Ex-resident of Kincora boys' home to launch legal action over inquiry findings
A former resident of a notorious Belfast boys' home is set to mount a legal challenge against the findings of an inquiry that rejected claims that senior establishment figures used it to abuse children.
Richard Kerr, who alleges he was abused by "very powerful people" with links to the Kincora home, does not accept the conclusions of the four-year Historical Institutional Abuse (HIA) inquiry.
The inquiry dismissed long-standing claims that senior politicians, civil servants and businessmen were complicit in a paedophile ring that operated at the home in the 1970s and for which three staff members were jailed.
The report also rejected associated allegations that the UK security services knew what was going on and, instead of intervening, used the information to blackmail the establishment figures involved.
Publishing the HIA findings in January, inquiry chairman Sir Anthony Hart said of Kincora: "It was not a homosexual brothel, nor was it used by any of the security agencies as a honey pot to entrap, blackmail or otherwise exploit homosexuals."
The retired judge added: "It is now time to finally lay these unfounded myths to rest."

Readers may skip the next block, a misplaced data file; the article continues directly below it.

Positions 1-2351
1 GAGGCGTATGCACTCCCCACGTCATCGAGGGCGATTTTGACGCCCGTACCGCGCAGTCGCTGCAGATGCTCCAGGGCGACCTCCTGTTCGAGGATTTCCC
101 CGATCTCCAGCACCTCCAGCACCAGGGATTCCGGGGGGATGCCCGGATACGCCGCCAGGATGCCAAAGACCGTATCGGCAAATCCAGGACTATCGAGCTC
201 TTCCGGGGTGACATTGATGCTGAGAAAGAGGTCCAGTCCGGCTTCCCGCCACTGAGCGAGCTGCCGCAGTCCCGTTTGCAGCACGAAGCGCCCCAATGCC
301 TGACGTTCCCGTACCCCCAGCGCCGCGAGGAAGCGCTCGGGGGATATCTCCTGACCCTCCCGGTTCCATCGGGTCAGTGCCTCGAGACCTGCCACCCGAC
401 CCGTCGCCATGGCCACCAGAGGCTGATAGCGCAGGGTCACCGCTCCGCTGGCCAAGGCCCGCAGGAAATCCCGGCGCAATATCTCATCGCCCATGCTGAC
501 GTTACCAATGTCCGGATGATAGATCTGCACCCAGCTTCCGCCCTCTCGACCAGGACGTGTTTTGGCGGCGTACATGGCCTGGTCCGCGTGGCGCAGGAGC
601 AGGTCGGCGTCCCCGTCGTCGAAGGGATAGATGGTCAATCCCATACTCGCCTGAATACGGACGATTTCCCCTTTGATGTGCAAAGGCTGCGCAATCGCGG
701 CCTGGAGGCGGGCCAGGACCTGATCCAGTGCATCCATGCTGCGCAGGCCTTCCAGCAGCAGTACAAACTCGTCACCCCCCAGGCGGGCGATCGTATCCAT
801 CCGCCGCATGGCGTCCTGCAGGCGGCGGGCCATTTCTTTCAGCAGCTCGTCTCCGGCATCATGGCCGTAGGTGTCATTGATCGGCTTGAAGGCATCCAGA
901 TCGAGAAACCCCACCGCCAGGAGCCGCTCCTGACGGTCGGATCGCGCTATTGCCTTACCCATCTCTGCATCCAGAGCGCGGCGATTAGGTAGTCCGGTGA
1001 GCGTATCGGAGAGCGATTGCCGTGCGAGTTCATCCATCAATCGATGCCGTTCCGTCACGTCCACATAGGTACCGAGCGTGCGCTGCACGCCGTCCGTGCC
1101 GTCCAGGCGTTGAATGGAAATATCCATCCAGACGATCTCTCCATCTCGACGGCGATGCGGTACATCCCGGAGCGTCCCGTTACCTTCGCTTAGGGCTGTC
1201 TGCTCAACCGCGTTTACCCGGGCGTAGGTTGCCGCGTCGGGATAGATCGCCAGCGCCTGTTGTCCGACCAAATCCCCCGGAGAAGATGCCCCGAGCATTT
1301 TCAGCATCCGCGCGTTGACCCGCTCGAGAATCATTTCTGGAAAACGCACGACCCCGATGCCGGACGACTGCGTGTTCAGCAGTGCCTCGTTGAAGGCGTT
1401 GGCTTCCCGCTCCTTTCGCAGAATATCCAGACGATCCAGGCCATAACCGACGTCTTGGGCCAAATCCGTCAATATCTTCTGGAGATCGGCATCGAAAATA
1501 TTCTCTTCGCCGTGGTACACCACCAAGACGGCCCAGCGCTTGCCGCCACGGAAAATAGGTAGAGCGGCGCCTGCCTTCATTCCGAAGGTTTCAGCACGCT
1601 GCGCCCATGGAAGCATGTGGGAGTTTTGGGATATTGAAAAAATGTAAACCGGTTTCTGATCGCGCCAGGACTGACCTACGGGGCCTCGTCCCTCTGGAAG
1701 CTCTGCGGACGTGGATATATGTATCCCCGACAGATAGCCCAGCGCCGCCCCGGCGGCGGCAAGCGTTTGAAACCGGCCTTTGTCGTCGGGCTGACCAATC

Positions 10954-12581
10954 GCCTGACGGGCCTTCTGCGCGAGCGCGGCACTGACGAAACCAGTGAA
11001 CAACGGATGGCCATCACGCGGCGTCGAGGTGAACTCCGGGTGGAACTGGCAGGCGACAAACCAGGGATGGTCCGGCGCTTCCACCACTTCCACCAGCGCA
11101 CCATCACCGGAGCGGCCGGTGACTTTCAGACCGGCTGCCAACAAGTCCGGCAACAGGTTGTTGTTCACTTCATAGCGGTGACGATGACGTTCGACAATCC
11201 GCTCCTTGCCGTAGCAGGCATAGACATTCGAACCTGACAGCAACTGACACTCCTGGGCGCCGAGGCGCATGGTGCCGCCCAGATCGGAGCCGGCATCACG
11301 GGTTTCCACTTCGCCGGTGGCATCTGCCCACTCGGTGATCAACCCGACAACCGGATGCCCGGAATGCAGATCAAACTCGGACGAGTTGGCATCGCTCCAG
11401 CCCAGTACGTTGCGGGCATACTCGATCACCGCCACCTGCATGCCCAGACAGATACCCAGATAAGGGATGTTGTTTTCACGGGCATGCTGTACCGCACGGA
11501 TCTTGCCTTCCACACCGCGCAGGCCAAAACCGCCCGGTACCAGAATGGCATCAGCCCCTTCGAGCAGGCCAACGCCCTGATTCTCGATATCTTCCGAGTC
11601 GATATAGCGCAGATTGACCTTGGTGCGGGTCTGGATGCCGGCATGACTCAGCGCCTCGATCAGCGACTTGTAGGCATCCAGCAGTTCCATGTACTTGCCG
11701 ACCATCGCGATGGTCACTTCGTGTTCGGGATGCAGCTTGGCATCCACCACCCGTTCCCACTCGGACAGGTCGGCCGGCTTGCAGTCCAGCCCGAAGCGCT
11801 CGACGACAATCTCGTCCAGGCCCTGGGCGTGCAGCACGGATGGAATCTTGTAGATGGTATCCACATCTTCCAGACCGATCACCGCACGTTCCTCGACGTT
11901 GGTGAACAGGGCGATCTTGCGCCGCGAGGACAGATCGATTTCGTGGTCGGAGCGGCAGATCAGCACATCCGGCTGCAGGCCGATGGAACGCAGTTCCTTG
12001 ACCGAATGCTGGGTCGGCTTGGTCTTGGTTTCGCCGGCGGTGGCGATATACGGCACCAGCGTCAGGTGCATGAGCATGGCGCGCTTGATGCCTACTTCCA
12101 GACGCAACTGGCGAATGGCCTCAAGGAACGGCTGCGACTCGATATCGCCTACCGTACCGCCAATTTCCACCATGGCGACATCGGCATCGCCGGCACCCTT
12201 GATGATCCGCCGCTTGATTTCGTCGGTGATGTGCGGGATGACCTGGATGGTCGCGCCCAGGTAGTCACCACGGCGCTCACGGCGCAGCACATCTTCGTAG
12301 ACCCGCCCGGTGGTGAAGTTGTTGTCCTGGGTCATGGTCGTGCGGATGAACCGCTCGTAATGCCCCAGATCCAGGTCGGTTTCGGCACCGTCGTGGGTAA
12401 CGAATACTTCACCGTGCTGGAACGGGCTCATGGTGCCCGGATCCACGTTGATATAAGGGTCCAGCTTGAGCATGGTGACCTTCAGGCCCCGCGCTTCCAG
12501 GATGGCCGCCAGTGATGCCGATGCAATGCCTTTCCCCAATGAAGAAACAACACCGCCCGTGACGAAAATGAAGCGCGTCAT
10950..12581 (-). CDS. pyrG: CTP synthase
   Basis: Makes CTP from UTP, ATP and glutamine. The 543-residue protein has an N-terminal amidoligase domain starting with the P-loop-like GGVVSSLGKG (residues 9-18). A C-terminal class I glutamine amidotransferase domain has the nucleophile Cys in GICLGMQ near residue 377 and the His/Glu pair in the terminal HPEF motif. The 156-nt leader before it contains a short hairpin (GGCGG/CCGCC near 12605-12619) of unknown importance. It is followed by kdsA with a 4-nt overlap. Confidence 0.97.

Mr Kerr, who claims he was abused inside Kincora and at other locations in Belfast and London, was due to give evidence to the inquiry last year but withdrew his co-operation at a late stage after claiming key state documents related to the home were not disclosed to his legal team.
Sir Anthony was critical of some of those who declined to give evidence, naming Mr Kerr specifically.
He said there had been an "unwillingness of some individuals who have been vocal in the past about their purported knowledge of sexual abuse relating to Kincora, but when the opportunity was offered to them to assist this Inquiry refused to do so".
Mr Kerr's solicitor Claire McKeegan said the HIA's inability to compel state files and a number of potentially key witnesses to give evidence meant it had been unable to properly investigate the claims around Kincora.
Confirming legal action was planned, Ms McKeegan said: "Mr Kerr has been disappointed by the inquiry's approach, which appears to have subjected the accounts and records of the state and institutions to inadequate scrutiny in relation to the allegations of collusion at Kincora.
"Instead the inquiry's focus on examining of historical documents relating to him in order to identify what the inquiry believes to have been inconsistencies has been conducted in a manner which failed to adequately consider the credibility or reliability of these records and, in any event, appears to have been inherently unfair to Mr Kerr, particularly in circumstances where they did not benefit from hearing any evidence from him.
"This is particularly disappointing given the serious allegations of collusion that surround the abuse perpetrated at Kincora, and particularly so given that the persistence of these rumours has ensured there is particular need for a comprehensive human rights compliant investigation in order to finally determine the truth of these matters.
"In any event the criticisms of Richard Kerr are entirely unjust, unwarranted and inappropriate."